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Charles R. Hale, Director SRH 1.310, 2300 Red River Street D0800, Austin, TX 78712 • 512.471.5551

From ILAS To LLILAS: The Long Endowment

University of Texas historian Charles Hackett and four of his colleagues persuaded the Board of Regents in 1940 to found an Institute of Latin American Studies, later to be known worldwide by its acronym, ILAS. The founders noted that the University of Texas already had a remarkable library collection of Latin American materials and that Texas, because of its Hispanic heritage and its proximity to Mexico, should be particularly concerned with Latin America. Thus, UT's Institute of Latin American Studies became the first academic center of its kind in the United States.

Joe and Teresa Lozano Long

Sixty years later, in November 2000, President Larry Faulkner announced that UT alums Joe R. and Teresa Lozano Long of Austin had pledged an endowment gift of $10 million to support the Institute—"one of the crown jewels of this University"—in building toward greater excellence. As one outcome of this gift, the Institute is now known as the Teresa Lozano Long Institute of Latin American Studies and has the acronym LLILAS.

In making this gift, Joe and Teresa Long noted that they were drawn to the Institute because they wanted to make better something that was already very good. "This is our way of acknowledging the importance of Latin America in the future of this country and, therefore, the critical role that the Institute continues to play in forging closer ties to Latin America," said Mrs. Long.

The Lozano Long endowment is structured so that 60 percent of its resources will benefit students in a variety of ways:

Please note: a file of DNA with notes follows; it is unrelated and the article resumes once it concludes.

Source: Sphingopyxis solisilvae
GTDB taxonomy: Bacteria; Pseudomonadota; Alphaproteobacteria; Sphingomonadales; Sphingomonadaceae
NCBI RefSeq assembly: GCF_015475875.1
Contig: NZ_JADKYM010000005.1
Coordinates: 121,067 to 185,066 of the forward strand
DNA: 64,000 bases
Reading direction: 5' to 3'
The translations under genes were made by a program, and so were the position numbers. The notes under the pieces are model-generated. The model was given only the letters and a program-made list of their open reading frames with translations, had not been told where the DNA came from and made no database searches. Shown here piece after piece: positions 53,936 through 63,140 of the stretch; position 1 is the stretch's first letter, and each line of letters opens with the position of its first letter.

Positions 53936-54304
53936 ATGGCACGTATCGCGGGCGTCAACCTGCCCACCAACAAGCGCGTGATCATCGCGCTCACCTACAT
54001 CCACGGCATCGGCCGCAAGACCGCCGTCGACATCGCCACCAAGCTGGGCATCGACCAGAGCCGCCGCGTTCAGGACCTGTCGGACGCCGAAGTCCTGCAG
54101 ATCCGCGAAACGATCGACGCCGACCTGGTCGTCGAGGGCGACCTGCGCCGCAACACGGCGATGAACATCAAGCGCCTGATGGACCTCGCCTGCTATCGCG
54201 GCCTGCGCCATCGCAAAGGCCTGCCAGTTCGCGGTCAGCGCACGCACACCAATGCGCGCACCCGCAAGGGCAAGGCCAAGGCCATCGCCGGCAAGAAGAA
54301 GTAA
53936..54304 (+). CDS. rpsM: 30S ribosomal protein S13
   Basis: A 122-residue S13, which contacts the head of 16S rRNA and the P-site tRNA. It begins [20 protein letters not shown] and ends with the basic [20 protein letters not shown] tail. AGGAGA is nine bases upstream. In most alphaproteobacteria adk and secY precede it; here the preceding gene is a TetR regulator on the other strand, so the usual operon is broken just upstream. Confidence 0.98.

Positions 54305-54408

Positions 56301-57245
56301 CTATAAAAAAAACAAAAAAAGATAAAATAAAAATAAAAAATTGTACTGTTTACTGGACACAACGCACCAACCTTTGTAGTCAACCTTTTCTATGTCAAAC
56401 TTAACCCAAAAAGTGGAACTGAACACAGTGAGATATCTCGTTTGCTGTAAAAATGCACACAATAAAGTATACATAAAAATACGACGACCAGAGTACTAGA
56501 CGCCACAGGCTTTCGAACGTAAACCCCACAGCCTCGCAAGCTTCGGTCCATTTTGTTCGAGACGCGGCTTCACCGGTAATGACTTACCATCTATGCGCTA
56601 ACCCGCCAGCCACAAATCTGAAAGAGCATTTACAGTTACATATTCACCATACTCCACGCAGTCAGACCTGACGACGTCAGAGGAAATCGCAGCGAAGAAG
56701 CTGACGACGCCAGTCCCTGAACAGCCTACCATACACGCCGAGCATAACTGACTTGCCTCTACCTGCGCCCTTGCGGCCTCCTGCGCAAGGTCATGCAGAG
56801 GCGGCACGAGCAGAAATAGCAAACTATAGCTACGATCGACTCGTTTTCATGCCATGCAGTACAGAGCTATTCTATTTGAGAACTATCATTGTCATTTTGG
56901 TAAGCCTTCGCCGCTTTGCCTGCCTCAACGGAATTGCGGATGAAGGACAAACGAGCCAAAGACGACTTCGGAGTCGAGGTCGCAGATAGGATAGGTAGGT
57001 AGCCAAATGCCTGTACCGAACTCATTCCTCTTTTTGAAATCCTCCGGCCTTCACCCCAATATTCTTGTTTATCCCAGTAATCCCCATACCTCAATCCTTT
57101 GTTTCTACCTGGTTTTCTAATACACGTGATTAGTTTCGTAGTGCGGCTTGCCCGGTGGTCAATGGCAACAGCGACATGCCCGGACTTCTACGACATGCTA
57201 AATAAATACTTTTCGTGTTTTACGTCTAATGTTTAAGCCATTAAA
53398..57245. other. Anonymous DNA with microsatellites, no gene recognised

• Undergraduate scholarships for Latin American studies majors
  • Scholarships for study and research in Latin America for both undergraduate and graduate students
  • Graduate fellowships to recruit the best graduate students both in the United States and Latin America Teaching fellowships that will allow LLILAS to place Spanish- speaking discussion sections in courses across the University.

The endowment also recognizes that research and teaching are major components of the University's mission. It provides for visiting professorships to bring distinguished scholars from Latin America to teach at UT; professorships to support the hiring of Latin Americanist faculty and thereby maintain the integrity and preeminence of our professorate; and funds to form international research teams to produce and gather the best information on important issues like immigration, economic development and use of resources. In this endeavor, the Institute will become increasingly a think tank charged with educating policy makers and the public at large on such matters.

In 1940 Professor Hackett and his colleagues showed extraordinary vision in founding the Institute of Latin American Studies. Since that time, countless faculty, students, librarians and administrators have built on their vision to bring the Institute to its current status as the premier center on Latin American studies in the United States. And now with the Longs' generous gift, the Teresa Lozano Long Institute of Latin American Studies will build on that legacy, moving from excellence to greater excellence for many generations to come.

Photo by Heather Teague

(From an article by former LLILAS Director Nicolas Shumway in Discovery: Research and Scholarship at the University of Texas at Austin, vol. 16, no. 1, special issue, The Latin American Initiative, 2002.)

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